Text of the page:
The space agencies of Australia and the UK have announced a partnership, which they're calling "a world-first Space Bridge". At the core of this agreement is a new kind of rocket engine which could enable flights between Sydney and London in "as little as four hours". Here's what you need to know.
Just about every piece of Australia-relevant aviation news tends to be about blue sky plans to reduce the torturous flight times required to get anywhere from this country.
Well, you're in luck, because there's more. The UK Space Agency on Tuesday announced at the UK Space Conference it would be working with the Australian Space Agency (ASA) on an agreement it is referring to as a "world-first Space Bridge." Which sounds very cool, you'll surely admit.
At the core of this agreement is something called the Synergetic Air-Breathing Rocket Engine (SABRE), technology which will enable aircraft to fly from Sydney to London in "perhaps as little as four hours," according to Graham Turnock, head of the UK Space Agency.
"This is technology that could definitely deliver that. We're talking the 2030s for operational service, and the work is already very advanced."
Reaction Engines, a business based in Oxfordshire, is working on the hydrogen air-based rocket which could propel a plane at Mach 5.4, then speed up to Mach 25 in space.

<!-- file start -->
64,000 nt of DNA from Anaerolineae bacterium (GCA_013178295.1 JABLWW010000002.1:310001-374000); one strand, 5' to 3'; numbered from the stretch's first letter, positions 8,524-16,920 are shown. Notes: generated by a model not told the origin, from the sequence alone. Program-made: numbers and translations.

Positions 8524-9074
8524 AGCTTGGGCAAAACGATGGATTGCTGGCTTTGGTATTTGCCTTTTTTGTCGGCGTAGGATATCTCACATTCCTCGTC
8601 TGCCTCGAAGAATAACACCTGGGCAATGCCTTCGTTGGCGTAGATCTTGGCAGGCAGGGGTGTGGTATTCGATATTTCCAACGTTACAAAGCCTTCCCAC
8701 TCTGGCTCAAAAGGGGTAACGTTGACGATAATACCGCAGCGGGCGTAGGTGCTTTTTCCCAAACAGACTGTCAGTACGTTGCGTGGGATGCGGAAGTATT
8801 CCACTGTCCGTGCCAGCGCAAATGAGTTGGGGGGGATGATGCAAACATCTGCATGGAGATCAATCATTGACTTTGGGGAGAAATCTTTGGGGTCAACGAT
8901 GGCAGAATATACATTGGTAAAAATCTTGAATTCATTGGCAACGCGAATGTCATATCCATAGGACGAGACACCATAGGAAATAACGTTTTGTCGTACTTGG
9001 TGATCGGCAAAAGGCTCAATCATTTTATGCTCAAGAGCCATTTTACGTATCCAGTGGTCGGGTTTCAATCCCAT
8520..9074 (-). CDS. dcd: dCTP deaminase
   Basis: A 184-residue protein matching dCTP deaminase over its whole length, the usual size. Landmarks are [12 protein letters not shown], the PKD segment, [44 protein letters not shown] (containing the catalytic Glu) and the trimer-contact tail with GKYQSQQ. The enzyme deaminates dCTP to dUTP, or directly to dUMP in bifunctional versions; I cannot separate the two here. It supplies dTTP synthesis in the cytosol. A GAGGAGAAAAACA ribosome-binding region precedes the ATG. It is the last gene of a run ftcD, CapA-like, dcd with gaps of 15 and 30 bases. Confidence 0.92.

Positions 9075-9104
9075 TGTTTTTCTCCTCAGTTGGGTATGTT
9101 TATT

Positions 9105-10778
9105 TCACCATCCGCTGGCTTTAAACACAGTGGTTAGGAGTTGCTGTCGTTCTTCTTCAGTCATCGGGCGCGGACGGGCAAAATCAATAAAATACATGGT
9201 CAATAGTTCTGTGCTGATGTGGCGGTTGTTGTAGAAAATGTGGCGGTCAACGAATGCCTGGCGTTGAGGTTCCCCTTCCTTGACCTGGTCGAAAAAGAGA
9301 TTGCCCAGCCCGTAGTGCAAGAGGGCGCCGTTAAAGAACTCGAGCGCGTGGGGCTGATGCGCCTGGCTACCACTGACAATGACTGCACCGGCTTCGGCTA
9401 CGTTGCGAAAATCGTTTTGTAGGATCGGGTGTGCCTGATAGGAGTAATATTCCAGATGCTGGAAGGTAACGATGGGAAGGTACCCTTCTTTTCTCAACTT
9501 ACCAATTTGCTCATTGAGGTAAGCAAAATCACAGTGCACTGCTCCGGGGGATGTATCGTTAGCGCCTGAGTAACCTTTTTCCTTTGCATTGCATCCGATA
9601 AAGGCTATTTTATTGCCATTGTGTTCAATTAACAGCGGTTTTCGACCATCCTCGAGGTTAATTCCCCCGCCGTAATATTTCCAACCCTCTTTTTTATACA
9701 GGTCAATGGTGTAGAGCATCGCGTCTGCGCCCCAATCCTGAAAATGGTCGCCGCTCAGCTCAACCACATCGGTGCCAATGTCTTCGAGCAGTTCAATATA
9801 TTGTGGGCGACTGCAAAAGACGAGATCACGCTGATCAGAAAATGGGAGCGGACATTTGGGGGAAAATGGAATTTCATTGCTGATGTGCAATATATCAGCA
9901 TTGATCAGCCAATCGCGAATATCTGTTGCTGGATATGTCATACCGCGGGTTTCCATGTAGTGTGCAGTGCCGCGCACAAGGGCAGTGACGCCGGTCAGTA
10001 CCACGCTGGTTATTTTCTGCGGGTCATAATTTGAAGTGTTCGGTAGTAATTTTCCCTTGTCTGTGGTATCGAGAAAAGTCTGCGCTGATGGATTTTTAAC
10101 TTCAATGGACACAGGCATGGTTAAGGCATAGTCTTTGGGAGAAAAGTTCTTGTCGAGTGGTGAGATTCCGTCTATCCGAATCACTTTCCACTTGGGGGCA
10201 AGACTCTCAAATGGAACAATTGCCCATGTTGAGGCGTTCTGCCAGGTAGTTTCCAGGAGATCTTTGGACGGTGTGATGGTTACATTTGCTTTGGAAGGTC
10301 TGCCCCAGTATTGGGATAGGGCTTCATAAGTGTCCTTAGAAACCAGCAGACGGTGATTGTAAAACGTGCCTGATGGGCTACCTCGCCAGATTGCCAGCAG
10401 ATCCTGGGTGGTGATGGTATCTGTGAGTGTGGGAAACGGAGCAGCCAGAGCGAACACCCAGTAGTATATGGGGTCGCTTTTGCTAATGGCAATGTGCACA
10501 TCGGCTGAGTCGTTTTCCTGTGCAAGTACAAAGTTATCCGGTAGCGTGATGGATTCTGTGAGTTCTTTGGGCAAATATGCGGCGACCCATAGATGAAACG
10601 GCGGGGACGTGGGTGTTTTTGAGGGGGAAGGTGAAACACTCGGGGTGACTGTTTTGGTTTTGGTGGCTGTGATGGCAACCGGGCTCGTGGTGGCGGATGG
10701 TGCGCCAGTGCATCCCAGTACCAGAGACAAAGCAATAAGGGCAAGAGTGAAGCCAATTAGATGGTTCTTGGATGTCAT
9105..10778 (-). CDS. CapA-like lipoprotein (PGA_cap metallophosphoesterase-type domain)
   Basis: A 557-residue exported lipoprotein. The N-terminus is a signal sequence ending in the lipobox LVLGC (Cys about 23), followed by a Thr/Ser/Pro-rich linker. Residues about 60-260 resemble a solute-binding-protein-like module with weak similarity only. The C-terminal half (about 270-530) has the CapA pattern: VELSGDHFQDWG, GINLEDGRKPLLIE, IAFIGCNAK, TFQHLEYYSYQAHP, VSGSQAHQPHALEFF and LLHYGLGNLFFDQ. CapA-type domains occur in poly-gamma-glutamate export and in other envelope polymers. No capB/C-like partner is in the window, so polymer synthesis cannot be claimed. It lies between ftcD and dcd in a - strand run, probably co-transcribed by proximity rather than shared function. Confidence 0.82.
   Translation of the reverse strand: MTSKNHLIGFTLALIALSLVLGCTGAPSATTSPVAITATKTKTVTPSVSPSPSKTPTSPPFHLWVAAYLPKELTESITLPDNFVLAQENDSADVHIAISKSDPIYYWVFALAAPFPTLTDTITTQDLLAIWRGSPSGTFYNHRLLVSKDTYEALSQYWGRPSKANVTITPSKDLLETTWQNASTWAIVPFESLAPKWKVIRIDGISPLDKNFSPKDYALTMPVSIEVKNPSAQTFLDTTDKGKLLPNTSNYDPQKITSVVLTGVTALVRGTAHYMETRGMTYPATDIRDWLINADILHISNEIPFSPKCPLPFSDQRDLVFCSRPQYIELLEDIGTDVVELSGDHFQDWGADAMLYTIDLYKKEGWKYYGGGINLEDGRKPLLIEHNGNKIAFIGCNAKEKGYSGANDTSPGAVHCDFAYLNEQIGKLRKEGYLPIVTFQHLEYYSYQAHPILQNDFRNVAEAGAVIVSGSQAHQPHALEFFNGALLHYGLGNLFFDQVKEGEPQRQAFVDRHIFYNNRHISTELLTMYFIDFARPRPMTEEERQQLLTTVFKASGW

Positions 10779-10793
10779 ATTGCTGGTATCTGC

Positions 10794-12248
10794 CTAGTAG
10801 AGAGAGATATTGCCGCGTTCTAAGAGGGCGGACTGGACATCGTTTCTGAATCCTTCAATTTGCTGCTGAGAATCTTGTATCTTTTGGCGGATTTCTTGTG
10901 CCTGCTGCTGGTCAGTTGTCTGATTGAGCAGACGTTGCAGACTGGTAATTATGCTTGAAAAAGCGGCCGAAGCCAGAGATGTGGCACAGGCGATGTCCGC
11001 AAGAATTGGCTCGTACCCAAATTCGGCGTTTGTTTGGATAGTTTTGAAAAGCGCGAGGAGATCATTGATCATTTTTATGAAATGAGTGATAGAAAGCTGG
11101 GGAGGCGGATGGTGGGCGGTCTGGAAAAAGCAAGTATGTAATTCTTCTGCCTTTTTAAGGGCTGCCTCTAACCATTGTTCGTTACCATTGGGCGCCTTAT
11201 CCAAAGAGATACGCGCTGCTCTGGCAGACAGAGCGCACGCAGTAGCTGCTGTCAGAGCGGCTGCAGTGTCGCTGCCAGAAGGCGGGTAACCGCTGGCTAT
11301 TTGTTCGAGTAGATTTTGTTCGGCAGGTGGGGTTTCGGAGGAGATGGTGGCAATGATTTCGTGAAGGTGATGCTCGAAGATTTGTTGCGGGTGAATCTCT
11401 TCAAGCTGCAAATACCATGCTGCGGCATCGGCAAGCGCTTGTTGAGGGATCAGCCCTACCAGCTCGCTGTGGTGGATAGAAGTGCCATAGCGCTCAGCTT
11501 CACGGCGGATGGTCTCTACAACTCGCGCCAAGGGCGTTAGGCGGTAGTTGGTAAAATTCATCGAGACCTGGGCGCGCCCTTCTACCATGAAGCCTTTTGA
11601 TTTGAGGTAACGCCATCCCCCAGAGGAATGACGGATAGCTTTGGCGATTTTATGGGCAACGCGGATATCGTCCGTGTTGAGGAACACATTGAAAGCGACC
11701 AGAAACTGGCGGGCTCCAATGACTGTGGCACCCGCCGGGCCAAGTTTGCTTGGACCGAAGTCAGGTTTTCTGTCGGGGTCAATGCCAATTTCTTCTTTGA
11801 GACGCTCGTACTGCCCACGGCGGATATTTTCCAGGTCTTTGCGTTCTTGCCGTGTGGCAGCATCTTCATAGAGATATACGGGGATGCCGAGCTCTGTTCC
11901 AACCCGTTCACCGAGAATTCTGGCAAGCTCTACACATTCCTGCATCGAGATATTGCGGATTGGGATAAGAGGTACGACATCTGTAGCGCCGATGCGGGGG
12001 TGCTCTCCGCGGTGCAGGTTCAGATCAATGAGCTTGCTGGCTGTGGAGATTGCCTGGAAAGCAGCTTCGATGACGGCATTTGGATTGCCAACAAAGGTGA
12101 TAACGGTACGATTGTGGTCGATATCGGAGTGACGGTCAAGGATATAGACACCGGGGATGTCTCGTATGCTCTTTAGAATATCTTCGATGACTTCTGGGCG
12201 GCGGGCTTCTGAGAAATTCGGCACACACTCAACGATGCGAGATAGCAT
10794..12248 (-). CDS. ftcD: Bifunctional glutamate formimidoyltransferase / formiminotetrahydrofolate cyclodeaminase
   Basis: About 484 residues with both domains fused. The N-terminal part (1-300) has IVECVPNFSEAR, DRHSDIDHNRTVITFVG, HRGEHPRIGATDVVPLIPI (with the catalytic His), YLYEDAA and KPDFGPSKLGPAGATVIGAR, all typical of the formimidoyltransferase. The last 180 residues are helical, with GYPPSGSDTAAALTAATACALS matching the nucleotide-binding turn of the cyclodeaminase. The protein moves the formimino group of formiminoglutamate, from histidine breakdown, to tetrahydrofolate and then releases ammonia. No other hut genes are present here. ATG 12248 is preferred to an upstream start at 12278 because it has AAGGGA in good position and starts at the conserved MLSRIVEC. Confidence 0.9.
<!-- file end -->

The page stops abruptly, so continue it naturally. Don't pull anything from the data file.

For comparison, that's about twice as fast as the wistfully-remembered Concorde, the supersonic passenger plane which ended service entirely in 2003.
The Concorde, which offered the last commercially-available supersonic flight, was scrapped after a flight between Paris and New York failed catastrophically during takeoff, killing 113 people.
According to Reaction Engines, the hydrogen/oxygen engine used in SABRE is both greener and cheaper than current air travel technology.
Speaking at the Space Conference, Shaun Driscoll of Reaction Engines explained the technology further, according to The Telegraph.
“The main thing with Sabre is it’s like a hybrid of a rocket engine and an aero engine, so it allows a rocket to breathe air.
“Most rockets are vertically launched, and if you look at spacecraft you have a tiny satellite at the top and a huge massive rocket, because just carrying fuel means you need more fuel so it’s a horrible cycle.
“Rockets really haven’t progressed in 70 years, whereas aero engines have become very efficient, so if you can combine an aero engine and a rocket you can have a very lightweight efficient propulsion system and basically create a space plane."
According to the Telegraph, Driscoll says the physics of the SABRE engine "checks out" but that the real problem will be building a proper test regime.
The company hopes it will be able to begin test flights at some point in the next decade, aiming to have commercial flights operating in the 2030s.